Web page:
There is tax exemption if we set up offshore companies?
Absolutely not! Conversely, Hong Kong companies that meet the requirements of the Offshore claim can be exempt from Hong Kong Profits Tax.
Hong Kong adopts a territorial source principle of taxation. Only profits which have a source in Hong Kong are taxable here. Profits sourced elsewhere are not subject to Hong Kong Profits Tax.
Under the Inland Revenue Ordinance, a person is chargeable to Profits Tax under the following conditions
he carries on a trade, profession or business in Hong Kong;
the trade, profession or business derives profits; and
the profits arising in or are derived from Hong Kong.
Offshore profits claim
Based on the prevailing practice of the Hong Kong Inland Revenue Department (IRD), the first lodgement of offshore profits claim will be assessed by the IRD in details. No annual assessment will normally be conducted by the IRD once the offshore profits claim is agreed.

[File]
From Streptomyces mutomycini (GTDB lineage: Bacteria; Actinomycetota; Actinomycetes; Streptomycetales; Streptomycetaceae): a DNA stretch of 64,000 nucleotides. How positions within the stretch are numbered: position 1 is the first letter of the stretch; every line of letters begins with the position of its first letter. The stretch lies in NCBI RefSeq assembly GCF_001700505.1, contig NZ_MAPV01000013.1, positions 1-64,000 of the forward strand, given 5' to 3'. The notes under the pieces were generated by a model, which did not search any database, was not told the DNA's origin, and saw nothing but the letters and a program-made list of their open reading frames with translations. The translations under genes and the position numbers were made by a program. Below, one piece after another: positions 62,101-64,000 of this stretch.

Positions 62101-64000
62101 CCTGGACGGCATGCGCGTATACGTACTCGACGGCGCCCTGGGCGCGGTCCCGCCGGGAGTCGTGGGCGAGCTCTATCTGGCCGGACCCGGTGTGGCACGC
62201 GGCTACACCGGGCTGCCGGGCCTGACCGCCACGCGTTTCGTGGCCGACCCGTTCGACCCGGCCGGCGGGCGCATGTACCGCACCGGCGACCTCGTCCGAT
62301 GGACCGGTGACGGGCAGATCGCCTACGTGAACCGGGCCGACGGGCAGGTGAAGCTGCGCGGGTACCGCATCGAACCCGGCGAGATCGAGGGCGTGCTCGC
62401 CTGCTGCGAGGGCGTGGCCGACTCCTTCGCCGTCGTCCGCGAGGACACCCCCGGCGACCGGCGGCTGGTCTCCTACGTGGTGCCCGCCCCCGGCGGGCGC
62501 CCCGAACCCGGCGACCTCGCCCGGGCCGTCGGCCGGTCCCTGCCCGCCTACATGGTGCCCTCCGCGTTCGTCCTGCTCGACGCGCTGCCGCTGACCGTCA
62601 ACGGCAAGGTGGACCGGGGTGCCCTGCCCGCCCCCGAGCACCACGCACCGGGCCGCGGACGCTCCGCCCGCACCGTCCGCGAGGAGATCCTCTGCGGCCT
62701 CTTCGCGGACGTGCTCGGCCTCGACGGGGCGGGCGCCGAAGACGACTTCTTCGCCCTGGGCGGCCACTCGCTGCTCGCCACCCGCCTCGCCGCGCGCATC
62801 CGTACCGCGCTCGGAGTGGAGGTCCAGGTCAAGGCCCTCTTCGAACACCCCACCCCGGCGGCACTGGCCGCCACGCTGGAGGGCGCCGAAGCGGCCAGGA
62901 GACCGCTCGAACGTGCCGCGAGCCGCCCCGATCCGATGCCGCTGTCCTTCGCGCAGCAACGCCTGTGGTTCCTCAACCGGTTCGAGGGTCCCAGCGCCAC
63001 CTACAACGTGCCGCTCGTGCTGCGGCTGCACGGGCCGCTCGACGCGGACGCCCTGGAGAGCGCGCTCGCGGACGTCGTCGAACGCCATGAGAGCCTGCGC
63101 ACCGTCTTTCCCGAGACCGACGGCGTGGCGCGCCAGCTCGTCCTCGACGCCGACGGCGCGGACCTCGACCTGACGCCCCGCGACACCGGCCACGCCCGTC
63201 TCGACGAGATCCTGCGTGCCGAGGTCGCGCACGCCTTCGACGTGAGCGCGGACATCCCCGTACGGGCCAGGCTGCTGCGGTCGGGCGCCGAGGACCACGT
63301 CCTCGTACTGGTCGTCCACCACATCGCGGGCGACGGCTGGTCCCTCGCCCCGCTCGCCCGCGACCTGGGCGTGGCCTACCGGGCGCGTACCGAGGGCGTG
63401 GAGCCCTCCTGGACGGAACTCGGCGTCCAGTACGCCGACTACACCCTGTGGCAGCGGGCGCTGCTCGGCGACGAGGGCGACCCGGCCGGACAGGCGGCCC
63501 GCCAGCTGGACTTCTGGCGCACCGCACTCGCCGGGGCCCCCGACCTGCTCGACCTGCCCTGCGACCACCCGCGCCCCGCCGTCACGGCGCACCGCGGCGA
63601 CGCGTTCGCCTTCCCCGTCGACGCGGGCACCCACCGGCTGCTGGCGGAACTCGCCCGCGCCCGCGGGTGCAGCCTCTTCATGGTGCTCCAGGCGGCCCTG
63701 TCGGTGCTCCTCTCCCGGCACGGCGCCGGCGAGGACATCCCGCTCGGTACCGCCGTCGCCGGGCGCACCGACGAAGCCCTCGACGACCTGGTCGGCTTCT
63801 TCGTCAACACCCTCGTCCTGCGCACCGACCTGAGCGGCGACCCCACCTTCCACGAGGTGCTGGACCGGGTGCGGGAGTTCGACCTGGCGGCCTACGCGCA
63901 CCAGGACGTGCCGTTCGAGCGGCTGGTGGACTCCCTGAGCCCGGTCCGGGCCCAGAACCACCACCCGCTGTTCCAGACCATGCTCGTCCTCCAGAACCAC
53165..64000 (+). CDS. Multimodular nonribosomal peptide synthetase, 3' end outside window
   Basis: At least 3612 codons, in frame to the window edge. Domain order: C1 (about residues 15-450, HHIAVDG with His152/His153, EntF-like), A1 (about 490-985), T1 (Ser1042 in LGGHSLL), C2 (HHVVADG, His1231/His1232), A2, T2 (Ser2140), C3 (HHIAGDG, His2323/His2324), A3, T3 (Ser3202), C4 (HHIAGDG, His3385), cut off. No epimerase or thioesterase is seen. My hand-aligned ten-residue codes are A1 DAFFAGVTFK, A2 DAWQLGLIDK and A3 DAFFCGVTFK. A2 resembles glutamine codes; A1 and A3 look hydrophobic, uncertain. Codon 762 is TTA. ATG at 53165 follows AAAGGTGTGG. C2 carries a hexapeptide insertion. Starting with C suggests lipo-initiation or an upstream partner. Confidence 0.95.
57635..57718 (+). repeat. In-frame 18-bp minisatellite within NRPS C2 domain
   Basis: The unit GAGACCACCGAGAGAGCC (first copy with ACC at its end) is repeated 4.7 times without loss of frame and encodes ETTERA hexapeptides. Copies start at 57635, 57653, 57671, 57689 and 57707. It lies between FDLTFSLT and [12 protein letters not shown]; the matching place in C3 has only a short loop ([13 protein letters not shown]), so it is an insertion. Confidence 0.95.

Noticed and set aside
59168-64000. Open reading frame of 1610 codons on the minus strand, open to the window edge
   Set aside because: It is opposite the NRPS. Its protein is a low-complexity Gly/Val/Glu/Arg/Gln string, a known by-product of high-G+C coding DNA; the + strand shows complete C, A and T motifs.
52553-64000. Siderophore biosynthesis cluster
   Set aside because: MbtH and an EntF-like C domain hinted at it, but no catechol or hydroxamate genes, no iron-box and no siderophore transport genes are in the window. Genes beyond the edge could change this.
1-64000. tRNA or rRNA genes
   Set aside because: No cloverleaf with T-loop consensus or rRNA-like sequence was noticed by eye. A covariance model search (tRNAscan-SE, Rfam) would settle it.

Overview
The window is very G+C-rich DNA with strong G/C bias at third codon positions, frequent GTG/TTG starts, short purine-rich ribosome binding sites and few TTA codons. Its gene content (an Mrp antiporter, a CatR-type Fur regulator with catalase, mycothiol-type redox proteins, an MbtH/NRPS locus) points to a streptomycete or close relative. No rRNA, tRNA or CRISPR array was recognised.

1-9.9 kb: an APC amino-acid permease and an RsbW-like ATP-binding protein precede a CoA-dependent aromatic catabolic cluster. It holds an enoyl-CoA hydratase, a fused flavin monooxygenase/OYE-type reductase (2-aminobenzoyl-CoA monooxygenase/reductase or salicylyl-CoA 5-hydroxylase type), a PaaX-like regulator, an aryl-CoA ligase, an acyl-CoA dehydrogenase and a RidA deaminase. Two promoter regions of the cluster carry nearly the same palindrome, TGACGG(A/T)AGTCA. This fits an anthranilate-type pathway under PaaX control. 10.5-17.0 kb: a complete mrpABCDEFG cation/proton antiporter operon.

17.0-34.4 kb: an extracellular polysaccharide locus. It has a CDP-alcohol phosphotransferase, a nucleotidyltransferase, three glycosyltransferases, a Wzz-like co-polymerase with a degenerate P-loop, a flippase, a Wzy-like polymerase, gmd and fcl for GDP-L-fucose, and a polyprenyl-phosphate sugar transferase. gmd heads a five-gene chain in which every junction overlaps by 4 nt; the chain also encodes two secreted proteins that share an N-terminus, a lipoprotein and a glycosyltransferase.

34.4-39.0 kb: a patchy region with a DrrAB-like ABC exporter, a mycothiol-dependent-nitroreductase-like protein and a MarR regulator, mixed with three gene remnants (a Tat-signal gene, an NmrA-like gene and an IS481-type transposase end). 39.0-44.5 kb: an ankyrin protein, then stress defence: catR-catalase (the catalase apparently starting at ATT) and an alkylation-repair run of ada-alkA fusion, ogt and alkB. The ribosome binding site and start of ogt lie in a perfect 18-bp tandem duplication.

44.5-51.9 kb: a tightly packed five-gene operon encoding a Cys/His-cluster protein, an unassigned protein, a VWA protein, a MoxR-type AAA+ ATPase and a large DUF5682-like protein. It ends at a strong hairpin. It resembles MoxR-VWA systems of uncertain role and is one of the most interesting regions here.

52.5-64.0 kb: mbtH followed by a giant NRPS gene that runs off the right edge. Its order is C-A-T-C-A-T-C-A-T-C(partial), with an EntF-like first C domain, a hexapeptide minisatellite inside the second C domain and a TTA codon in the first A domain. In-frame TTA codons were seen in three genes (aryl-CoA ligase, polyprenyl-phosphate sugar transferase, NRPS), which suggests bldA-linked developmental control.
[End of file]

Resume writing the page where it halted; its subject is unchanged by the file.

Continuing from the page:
As the Companies are not subject to Hong Kong Profits Tax under the offshore profits claim, the potential tax savings for applying the offshore profits claim is enormous. The Inland Revenue Department will check whether there are any changes in the mode of operation in relation to the offshore claim of the applicants on a regular basis only few years after a successful application.
Eligibility for Exemption: Companies need to demonstrate to the Hong Kong Inland Revenue Department that their profits originate from outside Hong Kong. Generally, companies must show that their core business activities and transactions take place outside Hong Kong to ensure that the profits qualify for the exemption.
Exemption Application Process: Companies must complete the relevant offshore profits exemption section when submitting their profits tax return. If the tax authorities have any questions about the application information, the company will need to provide sufficient evidence to support the exemption application, such as contracts, invoices, and descriptions of business processes.
Post-Exemption Tax Compliance: After obtaining the offshore profits exemption, companies must still maintain compliance with Hong Kong tax regulations and submit profits tax returns regularly. If there are any changes in the company's business circumstances that might affect the exemption eligibility, the tax authorities should be notified promptly.